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He went on to add that when it comes to training lawyers to navigate the functioning of virtual courts "there is a vital role to the played by the Bar Associations and the judiciary acting together as one institution."
A live-streamed, virtual ceremony was conducted on Tuesday to inaugurate the functioning of virtual courts in Tamil Nadu to deal with traffic and petty offences.
The event saw the participation of Supreme Court e-Committee Chairmain Justice DY Chandrachud, Madras High Court's Chief Justice AP Sahi and other judges of the Madras High Court, including the High Court's computer committee Chairman, Justice TS Sivagnanam and computer committee member, Justice Pushpa Sathyanarayana.
During their addresses, the judges also acknowledged certain apprehensions by the legal fraternity over the increasing shift to virtual courts amid the COVID-19 pandemic.
While speaking on the e-Court initiatives rolled out by the Supreme Court, Justice DY Chandrachud assured,
He added that it is important that judges take it upon themselves to encourage the training of young lawyers in these aspects, particularly those from remote areas. He emphasised that this is important for the long-term success of the E-Courts project. He also observed,
Justice Chandrachud added that e-Seva kendras (which are also being set up in Tamil Nadu) can be used as focal points to roll out services of the E-Courts project.
Notably, Justice Chandrachud also commented on why e-filing of cases should not be viewed in isolation. He said,
As he concluded his address, he informed that the grant of money sought for by the High Court's IT Committee to set up Information Computer Technology infrastructure would be facilitated, so that every court in Tamil Nadu would have these facilities.
During his keynote address, Chief Justice AP Sahi observed that while there may be some reluctance to adopt the new technology, it has potential to be well-received once it is set into motion and the advantages of its use outweigh its cons.
"Today is a historic moment", he remarked referring to how court functioning is being redefined with the commencement of virtual courts. He went on to add that the present era of COVID-19 should be used as an opportunity to make use of technology, although he acknowledged the concern that virtual courts are not substitutes for the regular courts.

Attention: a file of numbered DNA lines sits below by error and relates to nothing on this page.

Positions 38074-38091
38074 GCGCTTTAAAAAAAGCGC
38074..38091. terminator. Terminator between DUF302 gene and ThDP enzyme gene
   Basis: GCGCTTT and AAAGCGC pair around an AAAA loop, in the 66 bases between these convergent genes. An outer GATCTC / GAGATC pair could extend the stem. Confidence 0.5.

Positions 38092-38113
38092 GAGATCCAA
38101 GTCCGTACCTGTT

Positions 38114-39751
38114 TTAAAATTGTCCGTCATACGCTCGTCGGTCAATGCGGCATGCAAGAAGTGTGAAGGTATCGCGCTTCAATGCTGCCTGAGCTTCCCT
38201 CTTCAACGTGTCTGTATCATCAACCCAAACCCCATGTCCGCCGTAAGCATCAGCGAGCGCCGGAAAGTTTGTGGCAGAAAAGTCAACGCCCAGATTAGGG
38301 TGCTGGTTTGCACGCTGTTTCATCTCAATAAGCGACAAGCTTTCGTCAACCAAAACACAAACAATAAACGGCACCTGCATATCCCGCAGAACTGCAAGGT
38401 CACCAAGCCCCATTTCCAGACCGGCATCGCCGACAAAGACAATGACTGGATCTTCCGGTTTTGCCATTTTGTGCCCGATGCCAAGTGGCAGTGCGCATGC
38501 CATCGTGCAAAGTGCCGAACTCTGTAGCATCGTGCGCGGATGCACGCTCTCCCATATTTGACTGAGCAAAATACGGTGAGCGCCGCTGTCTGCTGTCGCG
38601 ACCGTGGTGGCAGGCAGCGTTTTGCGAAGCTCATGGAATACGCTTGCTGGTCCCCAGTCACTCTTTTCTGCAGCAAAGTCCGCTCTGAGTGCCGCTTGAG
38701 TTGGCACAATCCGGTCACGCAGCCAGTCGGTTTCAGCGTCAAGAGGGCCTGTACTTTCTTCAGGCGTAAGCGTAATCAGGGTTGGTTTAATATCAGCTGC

He emphasised that what is important is that fairness in the opportunity to be heard be ensured in virtual courts. He added that it could be guaged from initial successes of virtual courts that this can be ensured once the technology is updated and the hiccups experiences resolved.
He added that training personnel, helpline and modules may be introduced to train lawyers who require the same. This can be implemented within the Court premises itself, he said.
He went on to observe that a virtual mode of court functioning may aid differently-abled litigants and lawyers, as well as poor litigants who need not rush to courts every day.
On a parting note, he also expressed hope that,
The event concluded after a vote of thanks delivered by Justice Pushpa Sathyanarayana, also a member of the Madras High Court's compute committee.
A tutorial conducted during the live-streamed ceremony detailed how traffic offences may be remotely dealt with by virtual judges and how traffic violators may make the payment of fines online, dispensing with the need for their physical appearance before a physical court.
In this regard, it was informed that the High Court had entered in an MoU with the State Bank of India to facilitate e-payment of fines for traffic violations.
Broadly, the process begins with the registration of the vehicle details of the traffic law violator in the application used by the police. A challan generated by the police goes to the E-challan server, from where it goes to the virtual court server.
After the complete case details are verified by the concerned administrative officials, the judge can virtually deal with the case by accessing a dashboard, which would contain necessary details regarding vehicle number, date of offence, name of violator, legal provision violated etc.
The judge can fix a fine and send an SMS to the party. The violator can pay the fine online through an SBI payment gateway. Alternatively, the link sent to the party can also be used to opt for contesting the ruling.
If the fine is paid, an acknowledgement is received by the violator and the same is reflected in the judge's virtual dashboard.